the case, Twisted should include its own warning class. It may be
helpful to do that in order to include the additional metadata required
for an automated deprecation workflow, however. The desired deprecation
* Twisted developer deprecates functionality, by adding a
warnings.warn(TwistedDeprecationWarning(some useful metadata)) to the
* The release process automatically runs "update-deprecations" over the
codebase, updating the deprecation counters in the developer-supplied
metadata appropriately. The release goes out. (Ideally this would be
done without actually having to modify the whole codebase, updating a
central deprecation / release index.)
* Another release happens that sets some counters to zero.
* A developer drops support for some deprecated functionality,
confident in their ability to do so by observing the zero (or negative)
value for the counter.
An obvious remaining piece of work to implement this final policy is to
define some temporary manual things that we can do until such a tool is
implemented, and implement the tool itself as soon as possible. I don't
believe any tickets have yet been filed for this, and *that* I am
leaving in our venerable release manager's court, since this is all a
part of the release process except for the fairly minor change to trial.
However, in the absence of any tools, this policy does apply now, it
will just be a bit of a pain to work out where the counter stands on any
particular deprecation until we've got some more metadata to help us.
>- Which code is subject to this policy?
All Python code released in Twisted, with the exceptions of private
modules and test modules.
Only code which has been present in a release needs to be deprecated.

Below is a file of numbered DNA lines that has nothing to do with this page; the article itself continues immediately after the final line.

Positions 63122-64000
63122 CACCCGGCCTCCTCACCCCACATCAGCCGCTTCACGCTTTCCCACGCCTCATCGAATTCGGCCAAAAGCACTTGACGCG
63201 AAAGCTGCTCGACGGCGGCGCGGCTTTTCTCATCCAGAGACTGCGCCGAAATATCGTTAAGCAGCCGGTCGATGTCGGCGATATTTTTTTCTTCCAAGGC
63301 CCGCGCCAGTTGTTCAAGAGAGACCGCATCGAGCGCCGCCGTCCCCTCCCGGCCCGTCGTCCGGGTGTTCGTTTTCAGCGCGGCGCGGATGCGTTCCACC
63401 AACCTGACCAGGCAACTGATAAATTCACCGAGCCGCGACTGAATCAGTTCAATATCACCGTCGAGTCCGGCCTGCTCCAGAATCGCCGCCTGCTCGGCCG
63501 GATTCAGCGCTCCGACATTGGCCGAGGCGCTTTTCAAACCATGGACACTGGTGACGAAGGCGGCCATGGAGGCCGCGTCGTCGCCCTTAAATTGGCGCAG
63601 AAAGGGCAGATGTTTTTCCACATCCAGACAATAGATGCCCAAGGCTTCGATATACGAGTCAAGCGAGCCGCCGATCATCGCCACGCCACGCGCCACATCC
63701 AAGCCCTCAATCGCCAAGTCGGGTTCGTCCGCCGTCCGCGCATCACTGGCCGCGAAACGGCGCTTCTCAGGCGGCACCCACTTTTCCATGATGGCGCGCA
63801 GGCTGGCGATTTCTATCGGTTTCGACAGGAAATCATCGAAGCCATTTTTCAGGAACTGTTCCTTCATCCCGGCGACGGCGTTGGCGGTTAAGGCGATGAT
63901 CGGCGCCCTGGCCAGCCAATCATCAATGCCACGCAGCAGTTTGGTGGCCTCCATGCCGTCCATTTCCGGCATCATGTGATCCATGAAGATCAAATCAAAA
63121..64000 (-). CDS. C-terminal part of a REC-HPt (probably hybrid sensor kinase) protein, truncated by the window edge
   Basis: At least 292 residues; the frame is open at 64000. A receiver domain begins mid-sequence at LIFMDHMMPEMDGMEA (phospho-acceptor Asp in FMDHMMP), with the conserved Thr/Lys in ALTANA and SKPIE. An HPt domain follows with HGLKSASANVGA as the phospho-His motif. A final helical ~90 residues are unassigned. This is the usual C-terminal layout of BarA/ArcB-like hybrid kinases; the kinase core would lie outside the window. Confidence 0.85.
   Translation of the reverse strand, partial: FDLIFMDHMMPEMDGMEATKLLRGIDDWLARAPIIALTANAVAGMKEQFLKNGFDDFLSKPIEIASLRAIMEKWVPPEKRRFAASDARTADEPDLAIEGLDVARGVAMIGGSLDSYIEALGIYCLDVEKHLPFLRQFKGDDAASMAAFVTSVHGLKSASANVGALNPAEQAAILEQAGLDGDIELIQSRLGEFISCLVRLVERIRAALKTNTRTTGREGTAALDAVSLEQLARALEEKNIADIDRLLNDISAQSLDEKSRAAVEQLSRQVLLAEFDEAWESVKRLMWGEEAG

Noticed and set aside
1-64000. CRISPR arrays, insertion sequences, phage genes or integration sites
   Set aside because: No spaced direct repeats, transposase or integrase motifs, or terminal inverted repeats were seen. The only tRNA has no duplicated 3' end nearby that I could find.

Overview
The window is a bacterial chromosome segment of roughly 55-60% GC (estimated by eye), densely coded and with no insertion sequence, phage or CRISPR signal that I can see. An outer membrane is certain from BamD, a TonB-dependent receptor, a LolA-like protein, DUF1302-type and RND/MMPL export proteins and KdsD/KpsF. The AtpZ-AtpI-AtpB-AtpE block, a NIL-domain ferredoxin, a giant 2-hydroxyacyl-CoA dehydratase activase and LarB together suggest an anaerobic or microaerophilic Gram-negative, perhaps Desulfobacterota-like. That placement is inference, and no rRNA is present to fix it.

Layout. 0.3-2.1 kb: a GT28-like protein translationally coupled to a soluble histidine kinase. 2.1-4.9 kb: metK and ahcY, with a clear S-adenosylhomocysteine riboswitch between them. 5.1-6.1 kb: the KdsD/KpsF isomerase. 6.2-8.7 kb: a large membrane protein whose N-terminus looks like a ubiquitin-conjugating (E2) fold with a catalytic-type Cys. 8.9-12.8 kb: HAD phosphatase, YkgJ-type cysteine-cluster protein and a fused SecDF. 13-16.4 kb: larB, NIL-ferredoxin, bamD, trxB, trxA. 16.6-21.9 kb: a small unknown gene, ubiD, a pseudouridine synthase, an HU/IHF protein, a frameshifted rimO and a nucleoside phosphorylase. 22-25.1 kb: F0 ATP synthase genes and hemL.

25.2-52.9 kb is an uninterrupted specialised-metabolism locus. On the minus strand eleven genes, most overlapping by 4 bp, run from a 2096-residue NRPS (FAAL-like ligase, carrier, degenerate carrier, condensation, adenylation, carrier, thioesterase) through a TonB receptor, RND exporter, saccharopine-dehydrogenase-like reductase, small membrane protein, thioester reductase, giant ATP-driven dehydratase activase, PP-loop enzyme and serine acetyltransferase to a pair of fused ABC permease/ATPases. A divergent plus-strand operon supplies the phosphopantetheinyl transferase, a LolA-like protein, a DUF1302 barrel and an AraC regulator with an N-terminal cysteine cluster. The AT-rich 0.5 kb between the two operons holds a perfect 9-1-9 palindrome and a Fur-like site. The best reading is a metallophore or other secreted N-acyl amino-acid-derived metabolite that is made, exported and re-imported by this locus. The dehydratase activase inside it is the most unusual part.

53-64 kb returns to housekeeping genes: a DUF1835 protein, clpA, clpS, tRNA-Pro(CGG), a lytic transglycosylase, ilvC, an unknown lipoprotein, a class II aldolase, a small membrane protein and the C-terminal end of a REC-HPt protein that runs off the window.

Anything which was added after the last release and has not yet been
present in any other release may be modified at will. (We try to keep
trunk stable, but this only applies to code that was relying on features
in previous releases.) I think that CompatibilityPolicy's explanation
of an "incompatible change" explains this.
Users: do not import anything from a package named "test", or any name
(module, class, or function) which begins with "_"; bears will eat you.
This code may change at any time.
(Not a part of the policy: I personally want to add some caveats here,
where users of Twisted can ask for a grace period on private APIs that
people actually needed to use, but I think for now let's err on the side
of allowing the deprecation - I don't want to encourage people to use
private APIs. Users: if you find that there are things you can't do
with the public APIs and you really need a grace period to upgrade your
applications, please speak up. Eventually, I'd like to have a very
aggressive "you can't even import (or invoke) this if it's private"
regime where users can't accidentally use private functionality without
first seeing a runtime error of some kind that they have to explicitly
silence, as with my "pyexport" hack. Once we've done *that* we should
definitely have a zero-tolerance policy on supporting private stuff,
There's obviously some work to do here to make this policy easy and
convenient to follow. This needs to be edited, CompatibilityPolicy
updated, and prominently linked. We need someone to write up at least
two different summaries: one for maintainers of projects using Twisted
("What kind of compatibility should I expect from Twisted releases?")
one for Twisted contributors ("How do I add a deprecation? When can I
remove it?") and maybe one for users and one for packagers, too. We
need some tools to help us update deprecations. We need trial to change
so that developers are notified earlier than their users.
Do I hear any volunteers...? :)